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Daniel Chan
Director , Producer , Screenwriter
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The meaning of being "Independent"...

In 1998, a film called "Pi" won the best director award at the Sundance film festival and launched the career of an important director, Darren Aronofsky who later directed "Requiem for a dream"and recently made the "Wrestler". Here is a director who didn't forget his Independent roots...

"Pi" was made with a minimal crew for $65,000 USD, the film was about a math genius who built a machine in his apartment that can predict the stock market... then 10 years later, came the "Wrestler"... and Micky Rouke wasn't Aronofsky's first choice, in fact, it was Nicholas Cage who chased down Aronofsky wanting to play the lead role of "Randy the Ram"... with a big name like Nicholas Cage, Aronofsky could have made the movie with $25 million USD, but after meeting with Rouke, he realized, the character not only was a better fit for Rouke, it also mirrored what Rouke was going through with his own career and he decided to cast Rouke, by dropping Cage, his budget went from $25 mil to $2 mil USD. A lesser director would have gone for the money, but Aronofsky stuck to his guns and the end result was a Oscar worthy perfromance from Rouke the film also rejuvinated Aronofsky's career after the disappointing "The Fountain"...

In 2004, Shane Carruth directed "Primer", a film made for $7000 USD, with himself and his friend playing the lead roles, shooting on 16 mm film, he shot the film over a series of weekends on a ratio of almost 1 to 1, meaning he shot only one take of every shot and edited with everythiing he shot. He edited on his Mac using "imovie", the film later won Best Picture at Sundance... Although Carruth haven't made a film since, "Primer" has been named by critics as a great Science Fiction in the likes of Kubrick's "2001"... The film, about an inventer duo who created a time travel machine in their garage and began exploring going back and forth in time.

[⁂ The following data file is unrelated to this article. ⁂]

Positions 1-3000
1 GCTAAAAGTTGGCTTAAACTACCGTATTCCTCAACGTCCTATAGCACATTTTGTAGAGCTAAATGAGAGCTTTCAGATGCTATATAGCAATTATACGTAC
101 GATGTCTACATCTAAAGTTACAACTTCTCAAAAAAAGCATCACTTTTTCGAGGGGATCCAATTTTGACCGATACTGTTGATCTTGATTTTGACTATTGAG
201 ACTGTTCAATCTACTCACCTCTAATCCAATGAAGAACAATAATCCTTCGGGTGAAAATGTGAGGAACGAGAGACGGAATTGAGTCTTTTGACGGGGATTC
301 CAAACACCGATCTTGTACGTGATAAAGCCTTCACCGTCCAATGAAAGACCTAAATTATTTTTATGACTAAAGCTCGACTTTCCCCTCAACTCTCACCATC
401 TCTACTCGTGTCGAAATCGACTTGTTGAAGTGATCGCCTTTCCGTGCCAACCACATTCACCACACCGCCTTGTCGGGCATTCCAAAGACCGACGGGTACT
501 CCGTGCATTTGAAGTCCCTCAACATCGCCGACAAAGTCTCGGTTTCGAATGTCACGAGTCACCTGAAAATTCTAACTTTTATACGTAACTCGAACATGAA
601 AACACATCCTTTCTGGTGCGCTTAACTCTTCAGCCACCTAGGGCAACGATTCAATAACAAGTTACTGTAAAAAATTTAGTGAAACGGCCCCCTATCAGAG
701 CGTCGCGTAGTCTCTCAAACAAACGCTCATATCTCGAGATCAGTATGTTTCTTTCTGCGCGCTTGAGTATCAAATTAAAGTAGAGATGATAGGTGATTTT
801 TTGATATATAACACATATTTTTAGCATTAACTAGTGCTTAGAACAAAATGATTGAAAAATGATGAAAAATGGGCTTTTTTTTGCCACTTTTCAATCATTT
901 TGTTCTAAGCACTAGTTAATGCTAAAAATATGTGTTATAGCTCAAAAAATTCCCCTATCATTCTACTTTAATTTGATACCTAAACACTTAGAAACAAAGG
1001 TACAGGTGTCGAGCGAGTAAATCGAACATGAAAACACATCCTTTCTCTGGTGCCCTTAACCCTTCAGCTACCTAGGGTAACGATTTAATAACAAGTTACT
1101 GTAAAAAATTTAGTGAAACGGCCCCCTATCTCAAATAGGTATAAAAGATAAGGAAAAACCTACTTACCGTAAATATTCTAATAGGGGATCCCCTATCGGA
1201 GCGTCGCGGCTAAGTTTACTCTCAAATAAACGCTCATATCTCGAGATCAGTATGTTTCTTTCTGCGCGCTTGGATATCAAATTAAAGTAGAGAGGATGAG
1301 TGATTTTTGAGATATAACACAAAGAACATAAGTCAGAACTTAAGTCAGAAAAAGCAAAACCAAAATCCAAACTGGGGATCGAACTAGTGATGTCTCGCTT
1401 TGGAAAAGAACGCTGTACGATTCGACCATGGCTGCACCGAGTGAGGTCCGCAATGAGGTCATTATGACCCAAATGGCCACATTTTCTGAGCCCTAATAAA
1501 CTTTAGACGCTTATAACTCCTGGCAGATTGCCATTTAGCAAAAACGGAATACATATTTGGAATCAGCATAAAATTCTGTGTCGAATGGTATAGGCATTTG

To me, "Primer" was the last film that can truely be called Independent... these days, you hear directors say how difficult it is to be Independent and stay in the indie film scene... they are not talking about raising money from family and friends, spending 3 years on rehearsing with the actors and shooting the film over 10 days, then edit it on weekends for another 3 years to end up with a VHS copy of the film that somehow ended up in the hands of a critic from the Village Voice who recommended the film to Sundance...

These days, being independent means that you wrote a script, and travel to film festivals pitch meetings, pitching to potential producers over 3 day conferences, if you are good at socializing and making connections, then you may end up meeting a producer or an agent who decide to take on your script and may be even you as a director. What follows is months of script development and trying to secure presales...

This is the part that conflicts with the Independent spirit... Preseeling your film worldwide to gather enough money to make your film... Preselling means you send your script to distribution companies all over the world and they from looking at your script, will decide whether they will distribute the end product for you when the film is made. Since we are talking about new directors here, most distributors will try to minimise risk by choosing only commercially viable projects since you as the new director have nothing to show for it.

This is a common practice when it comes to film financing these days, it makes perfect sense for funding bodies, because it sets them up for a guranteed breakeven point. Thats why most film festivals now becomes a meat market, if you can write a cool and attractive synopsis, you are half way through the door... if your film takes more than 3 sentences to get to the hook, then better luck next year...